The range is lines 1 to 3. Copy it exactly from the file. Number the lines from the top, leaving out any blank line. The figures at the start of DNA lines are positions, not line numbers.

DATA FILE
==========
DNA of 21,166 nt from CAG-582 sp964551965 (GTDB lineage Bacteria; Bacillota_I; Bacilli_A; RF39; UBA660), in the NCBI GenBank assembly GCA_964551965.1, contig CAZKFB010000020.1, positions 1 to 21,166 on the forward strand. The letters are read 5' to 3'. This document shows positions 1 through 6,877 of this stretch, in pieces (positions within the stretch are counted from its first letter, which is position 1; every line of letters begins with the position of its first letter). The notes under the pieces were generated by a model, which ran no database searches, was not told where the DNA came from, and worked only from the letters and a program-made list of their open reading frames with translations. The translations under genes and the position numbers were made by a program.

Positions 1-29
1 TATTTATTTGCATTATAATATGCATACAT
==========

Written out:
DNA of 21,166 nt from CAG-582 sp964551965 (GTDB lineage Bacteria; Bacillota_I; Bacilli_A; RF39; UBA660), in the NCBI GenBank assembly GCA_964551965.1, contig CAZKFB010000020.1, positions 1 to 21,166 on the forward strand. The letters are read 5' to 3'. This document shows positions 1 through 6,877 of this stretch, in pieces (positions within the stretch are counted from its first letter, which is position 1; every line of letters begins with the position of its first letter). The notes under the pieces were generated by a model, which ran no database searches, was not told where the DNA came from, and worked only from the letters and a program-made list of their open reading frames with translations. The translations under genes and the position numbers were made by a program.

Positions 1-29
1 TATTTATTTGCATTATAATATGCATACAT